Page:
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Michelle Hayward says it was important to her that the house be as airy, open and bright as possible.

Christopher Katsarov/The Globe and Mail

Michelle Hayward and her husband, Jeff, researched vacation properties for about a decade – in a relaxed, informal kind of way. They took their two kids to the Laurentians for several years and loved it, but as they got older, they realized they wanted more weekend escapes and Quebec was simply too far from their home in Toronto.

They were invited to countless friends’ places over the years and would toy with the idea of a property in those areas, but eventually came to the conclusion that a traditional cottage wasn’t their thing either. “We didn’t have experience of being on water and having a boat, so it didn’t have huge appeal,” says Hayward, a Vancouver native who attended Queen’s University in Kingston and has lived in Ontario ever since. “We also didn’t want to sit in traffic every Friday.”

In the end, 10 acres of farmland – a sea of rolling green hills, a small pond and an orchard with 250 apple trees – called out to them and they bought the property near Creemore, Ont., in 2015.

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“We saw this board-and-batten house perched on a hill with two full walls of windows and fell in love with it,” Hayward says. “The area is ideal for us. We have friends close by to socialize and play with, but when we want our privacy, we can have that too. It’s a perfect blend.”

Originally built and owned by an architect, the 20-year-old grey-and-white structure, which was christened Hill House, has a Cape Cod feel, which Hayward capitalized on by painting the walls and ceiling beams white and pickling the pine boards between the beams for contrast. Structurally, they added a bathroom in the master bedroom on the main floor and replaced the original IKEA kitchen. They also swapped out a linoleum floor for wide-plank oak, stained light.

Hayward, who eschews curtains in any of the rooms to optimize the natural light – much to the chagrin of some sleepy guests – says it was important to her that the house be as airy, open and bright as possible. “You can tell it’s the house of an architect because he paid particular attention to the positioning of the house. The sunsets and sunrises are amazing and he made sure there are windows everywhere there should be.”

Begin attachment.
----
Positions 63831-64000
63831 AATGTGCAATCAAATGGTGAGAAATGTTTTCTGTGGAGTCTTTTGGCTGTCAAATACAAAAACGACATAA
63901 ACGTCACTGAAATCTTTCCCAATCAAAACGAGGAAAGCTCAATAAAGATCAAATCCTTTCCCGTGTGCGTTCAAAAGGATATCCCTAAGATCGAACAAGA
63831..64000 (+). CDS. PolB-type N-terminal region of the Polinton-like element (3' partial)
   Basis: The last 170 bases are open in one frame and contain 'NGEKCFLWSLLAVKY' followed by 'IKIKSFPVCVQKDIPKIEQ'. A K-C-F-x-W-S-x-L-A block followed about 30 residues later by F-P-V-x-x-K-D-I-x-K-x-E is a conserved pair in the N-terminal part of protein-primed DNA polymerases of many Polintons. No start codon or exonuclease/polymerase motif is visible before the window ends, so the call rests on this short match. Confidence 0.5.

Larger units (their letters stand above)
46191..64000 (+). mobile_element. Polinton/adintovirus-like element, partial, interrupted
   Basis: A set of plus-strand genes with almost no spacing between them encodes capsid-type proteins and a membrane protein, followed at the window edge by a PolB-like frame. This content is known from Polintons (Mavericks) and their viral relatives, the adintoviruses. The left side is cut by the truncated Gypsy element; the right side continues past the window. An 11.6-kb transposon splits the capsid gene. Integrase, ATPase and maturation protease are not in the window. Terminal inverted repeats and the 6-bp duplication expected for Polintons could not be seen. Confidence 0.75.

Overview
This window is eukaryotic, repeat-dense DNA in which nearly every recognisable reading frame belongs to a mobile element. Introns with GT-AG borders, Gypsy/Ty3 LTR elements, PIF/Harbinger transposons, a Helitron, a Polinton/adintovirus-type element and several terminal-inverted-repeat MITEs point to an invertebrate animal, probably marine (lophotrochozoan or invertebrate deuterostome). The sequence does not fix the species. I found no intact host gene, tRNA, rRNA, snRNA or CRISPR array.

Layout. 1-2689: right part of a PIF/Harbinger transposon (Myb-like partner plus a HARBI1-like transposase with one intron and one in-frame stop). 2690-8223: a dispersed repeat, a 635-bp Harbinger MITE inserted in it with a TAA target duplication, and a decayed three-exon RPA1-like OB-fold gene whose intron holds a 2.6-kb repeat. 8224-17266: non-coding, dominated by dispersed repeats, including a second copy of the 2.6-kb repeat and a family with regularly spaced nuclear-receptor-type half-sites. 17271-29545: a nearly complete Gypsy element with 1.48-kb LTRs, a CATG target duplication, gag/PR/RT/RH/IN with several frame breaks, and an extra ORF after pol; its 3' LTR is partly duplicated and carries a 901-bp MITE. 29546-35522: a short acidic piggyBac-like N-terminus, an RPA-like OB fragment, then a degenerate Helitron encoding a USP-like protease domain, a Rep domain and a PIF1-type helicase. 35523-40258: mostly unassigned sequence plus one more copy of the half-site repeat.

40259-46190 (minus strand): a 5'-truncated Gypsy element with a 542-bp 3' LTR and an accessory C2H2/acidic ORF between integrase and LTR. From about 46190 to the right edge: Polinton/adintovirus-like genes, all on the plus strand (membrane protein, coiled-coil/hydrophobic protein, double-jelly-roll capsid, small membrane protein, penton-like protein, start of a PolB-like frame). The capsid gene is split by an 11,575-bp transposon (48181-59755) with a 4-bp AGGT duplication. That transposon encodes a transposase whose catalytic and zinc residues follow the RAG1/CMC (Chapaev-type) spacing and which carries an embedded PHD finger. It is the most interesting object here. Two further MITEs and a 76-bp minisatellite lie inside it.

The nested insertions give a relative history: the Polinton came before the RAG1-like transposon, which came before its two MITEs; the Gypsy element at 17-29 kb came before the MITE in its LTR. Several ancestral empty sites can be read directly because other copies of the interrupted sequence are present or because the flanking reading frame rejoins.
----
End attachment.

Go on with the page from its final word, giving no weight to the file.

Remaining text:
Asked to describe her decorating style, Hayward calls it “slightly oversized comfortable. We wanted uncluttered and unfussy. A place where a crowd can plop down, put their feet up and have unobstructed views of the fields on every side.” To accomplish that she kept all the furniture low-profile (like the custom-made sofa from Lisa Stevens & Co.) and chose minimal light fixtures, such as the one in the dining room from Restoration Hardware, to bring the outside in.

Right now, the Haywards look out at their apple grove, trees bursting with Macintosh, Cortland and Empires, which a local farmer harvests and sells across Ontario. “We come here almost every weekend,” she says, adding that they swim in their pond and golf in the summer and snowshoe, hike and cross-country ski in the winter.

“The best thing about being up here is that you’re very aware of the change in the seasons. Farmland makes that obvious,” she says. “There’s always something different going on.”

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